What is a Verb?

Verbs take on the role of an action word in sentences. They are a major part of any language, next to nouns. They tell us what the subject (that is, a noun or pronoun) is doing. They are considered indispensable.

Verbs tell us what is happening. In English, even a sentence of two words must have a verb (for example: “John runs.”).
Some sentences can be created using only a single verb and nothing else, since the subject is implied (for example, “Eat!” “Go!” or “Drive!”)

Typically, we think of verbs as conveying action, that is, they are “doing” something in the sentence.
But this can be misleading. Some verbs are not easily recognized as actions. Consider for example the verbs am, feel, love, hope, think, or disagree. They may express thoughts, states of being, emotions, opinions, or senses.

As you will see in this section, there are many types of verbs!

How Can You Identify a Verb?

It’s easy to identify verbs. Just look for it’s place in the sentence in relation to the subject. As a general pattern, verbs usually come after a noun or pronoun. We refer to these as the subject. Consider the following examples: 


  • Maria writes beautiful letters. 
  • They went to the supermarket after lunch.
  • The giraffe ran across the savannah.
  • The astronaut thought about her family every day.

English learners find it difficult to locate the verb in a sentence. The best way for this is to ask the right questions. 

1st Question: Ask yourself “What is happening?”.
For example: is someone or something running, sitting, agreeing, voting, cooking, reading, jumping, thinking, and so on?

2nd Question: Ask this “Can I do ____?” 
For example: can I run, sit, agree, vote, cook, read, jump, think, and so on? 

If the answer is yes, then it’s safe to say that is a verbs. 

Now that we know how to identify a verb, let’s discover about verb types.

Physical Verbs 

A physical verb is one that directly describes an action. This includes not only movements of the body but also the use of tools. It even applies to instances where something is being done but is not very visible or “active” in the usual sense.

Consider the following examples of physical verbs:

  • They ran to meet the ice cream truck down the street.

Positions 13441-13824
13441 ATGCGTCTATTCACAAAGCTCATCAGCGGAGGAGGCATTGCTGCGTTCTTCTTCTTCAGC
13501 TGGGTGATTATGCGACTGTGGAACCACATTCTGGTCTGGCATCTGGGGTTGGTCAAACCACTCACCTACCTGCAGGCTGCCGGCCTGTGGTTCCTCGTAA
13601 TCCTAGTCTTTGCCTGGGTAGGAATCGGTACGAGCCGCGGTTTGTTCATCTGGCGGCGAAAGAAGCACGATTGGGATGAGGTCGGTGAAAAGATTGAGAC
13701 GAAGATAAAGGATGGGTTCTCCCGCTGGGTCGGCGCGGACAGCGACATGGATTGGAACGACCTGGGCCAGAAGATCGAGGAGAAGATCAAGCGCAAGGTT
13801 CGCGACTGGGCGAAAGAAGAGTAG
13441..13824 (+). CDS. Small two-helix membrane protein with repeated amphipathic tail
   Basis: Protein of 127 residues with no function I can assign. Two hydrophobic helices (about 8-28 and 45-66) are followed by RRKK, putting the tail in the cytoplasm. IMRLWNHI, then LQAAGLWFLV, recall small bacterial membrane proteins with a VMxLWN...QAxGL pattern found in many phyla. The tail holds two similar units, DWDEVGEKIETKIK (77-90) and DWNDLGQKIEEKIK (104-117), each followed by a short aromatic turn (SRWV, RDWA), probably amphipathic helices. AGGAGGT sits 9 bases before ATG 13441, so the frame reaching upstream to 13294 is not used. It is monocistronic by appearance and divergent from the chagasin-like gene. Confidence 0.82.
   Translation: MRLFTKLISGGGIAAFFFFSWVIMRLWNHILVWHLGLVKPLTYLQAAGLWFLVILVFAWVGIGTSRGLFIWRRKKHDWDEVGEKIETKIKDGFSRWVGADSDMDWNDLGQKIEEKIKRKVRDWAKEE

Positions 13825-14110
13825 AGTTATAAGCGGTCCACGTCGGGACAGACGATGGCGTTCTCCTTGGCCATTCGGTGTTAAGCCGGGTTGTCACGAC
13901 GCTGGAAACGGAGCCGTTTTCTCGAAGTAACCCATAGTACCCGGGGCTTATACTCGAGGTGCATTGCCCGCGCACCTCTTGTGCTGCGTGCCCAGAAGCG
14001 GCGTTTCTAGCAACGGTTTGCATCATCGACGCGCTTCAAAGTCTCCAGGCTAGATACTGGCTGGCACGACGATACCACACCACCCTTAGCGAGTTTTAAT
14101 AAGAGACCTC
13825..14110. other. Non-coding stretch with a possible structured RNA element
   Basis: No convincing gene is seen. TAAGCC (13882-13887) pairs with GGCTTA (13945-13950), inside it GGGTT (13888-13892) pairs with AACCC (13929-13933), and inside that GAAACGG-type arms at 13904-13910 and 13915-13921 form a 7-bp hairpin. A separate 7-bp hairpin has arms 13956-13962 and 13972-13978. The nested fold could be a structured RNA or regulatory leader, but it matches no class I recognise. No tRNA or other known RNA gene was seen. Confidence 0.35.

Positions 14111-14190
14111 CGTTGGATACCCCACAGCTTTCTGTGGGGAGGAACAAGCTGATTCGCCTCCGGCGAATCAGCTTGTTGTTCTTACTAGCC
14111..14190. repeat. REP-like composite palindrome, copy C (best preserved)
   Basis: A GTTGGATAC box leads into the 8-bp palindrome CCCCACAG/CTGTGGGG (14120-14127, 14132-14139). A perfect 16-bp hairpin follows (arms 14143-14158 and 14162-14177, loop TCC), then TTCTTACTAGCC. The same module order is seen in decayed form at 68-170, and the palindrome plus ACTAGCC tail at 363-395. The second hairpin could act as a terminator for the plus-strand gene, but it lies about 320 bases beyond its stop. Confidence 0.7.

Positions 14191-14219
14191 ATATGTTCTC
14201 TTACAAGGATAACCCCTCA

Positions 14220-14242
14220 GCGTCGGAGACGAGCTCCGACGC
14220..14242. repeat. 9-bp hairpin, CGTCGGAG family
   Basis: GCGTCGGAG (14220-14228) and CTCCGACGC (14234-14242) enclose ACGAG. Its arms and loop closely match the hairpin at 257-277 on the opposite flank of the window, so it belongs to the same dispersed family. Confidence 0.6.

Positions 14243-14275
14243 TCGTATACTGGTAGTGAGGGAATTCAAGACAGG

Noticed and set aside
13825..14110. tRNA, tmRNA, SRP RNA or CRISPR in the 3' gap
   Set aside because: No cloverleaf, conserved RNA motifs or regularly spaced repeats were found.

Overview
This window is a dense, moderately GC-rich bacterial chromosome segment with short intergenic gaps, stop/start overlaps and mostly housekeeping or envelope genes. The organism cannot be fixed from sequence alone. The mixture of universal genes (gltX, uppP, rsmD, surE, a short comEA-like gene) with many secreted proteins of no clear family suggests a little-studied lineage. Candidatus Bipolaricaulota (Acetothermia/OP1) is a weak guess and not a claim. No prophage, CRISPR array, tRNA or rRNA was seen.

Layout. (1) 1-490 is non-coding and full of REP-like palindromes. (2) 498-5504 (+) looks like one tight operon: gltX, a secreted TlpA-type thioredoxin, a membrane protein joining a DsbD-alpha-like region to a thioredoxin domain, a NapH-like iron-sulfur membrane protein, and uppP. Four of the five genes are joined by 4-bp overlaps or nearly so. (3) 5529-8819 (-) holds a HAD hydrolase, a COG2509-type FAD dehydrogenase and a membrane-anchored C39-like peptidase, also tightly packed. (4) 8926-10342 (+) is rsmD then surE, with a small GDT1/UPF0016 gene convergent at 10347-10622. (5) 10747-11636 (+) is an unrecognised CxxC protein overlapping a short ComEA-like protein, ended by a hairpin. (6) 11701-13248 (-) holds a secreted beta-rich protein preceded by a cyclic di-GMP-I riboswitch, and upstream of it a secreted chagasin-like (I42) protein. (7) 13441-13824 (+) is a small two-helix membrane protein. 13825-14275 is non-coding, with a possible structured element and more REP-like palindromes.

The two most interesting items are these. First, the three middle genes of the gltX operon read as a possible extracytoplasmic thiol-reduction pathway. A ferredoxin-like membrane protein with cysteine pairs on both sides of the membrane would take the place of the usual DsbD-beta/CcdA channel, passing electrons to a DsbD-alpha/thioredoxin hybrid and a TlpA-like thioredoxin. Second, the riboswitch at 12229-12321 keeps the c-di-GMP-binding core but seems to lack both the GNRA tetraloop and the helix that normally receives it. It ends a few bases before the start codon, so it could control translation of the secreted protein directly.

• Everyone I know voted in the last election.
  • sat in my favorite chair in front of the fireplace.
  • Please call me sometime this weekend when you are free.
  • Shall we cook some vegetables for dinner?

Mental Verbs

Verbs that are referred to as mental verbs are used to convey cognitive states, such as thinking, planning, understanding, or discovering. 

Consider the following examples of mental verbs:

  • I think I know who she is based on what you told me.
  • Shanti always believes what people tell her, even when they are joking.
  • Did he recognize you at the party last night?
  • Angela discovered that the refrigerator was empty after the kids ate everything.

States of Being Verbs

State of being verbs are used to describe a situation or set of conditions and are inactive because they do not refer to a specific action being performed. They usually employ forms of “to be” (am, is, are) and are sometimes also called linking verbs. 

Consider the following examples of state of being verbs:

  • She is a professor of physics at the local university.
  • They are world class athletes.
  • This book is my favorite of all the ones in the library.
  • Angela discovered that the refrigerator was empty after the kids ate everything.

Action Verbs

An action verb is used whenever you describe someone doing something, that is, to express an action. However, that action does not necessarily have to be something you can see or something that is physical. 

Consider the following examples of action verbs:

  • She reads better than her brother.
  • My dog just thinks about food all day.
  • Jeremy jumps higher than he did last year. 
  • The prime minister entertained foreign dignitaries.

Stative Verbs

Stative verbs describe states, including emotions, thoughts, measurements, or the senses. One way to remember this is that they do not describe an action, but rather a state that may even be a temporary one. 

Consider the following examples of stative verbs:

  • The teacher disagreed with Anna’s statement.
  • ➡️ “Disagree” is a stative verb here, since it describes the teacher’s state of being, rather than an action. 
  • I believe in the power of positive thinking.
  • Emily doubts that the package will arrive in time.
  • Would you agree that this is the best television series of all time?

Irregular Verbs

Irregular verbs are verbs that take un unexpected spelling patterns in the past simple and past participle tense. Irregular verbs are actually fairly common in the English language, and you will encounter them frequently. We suggest taking some time to read through the list of irregular verbs.

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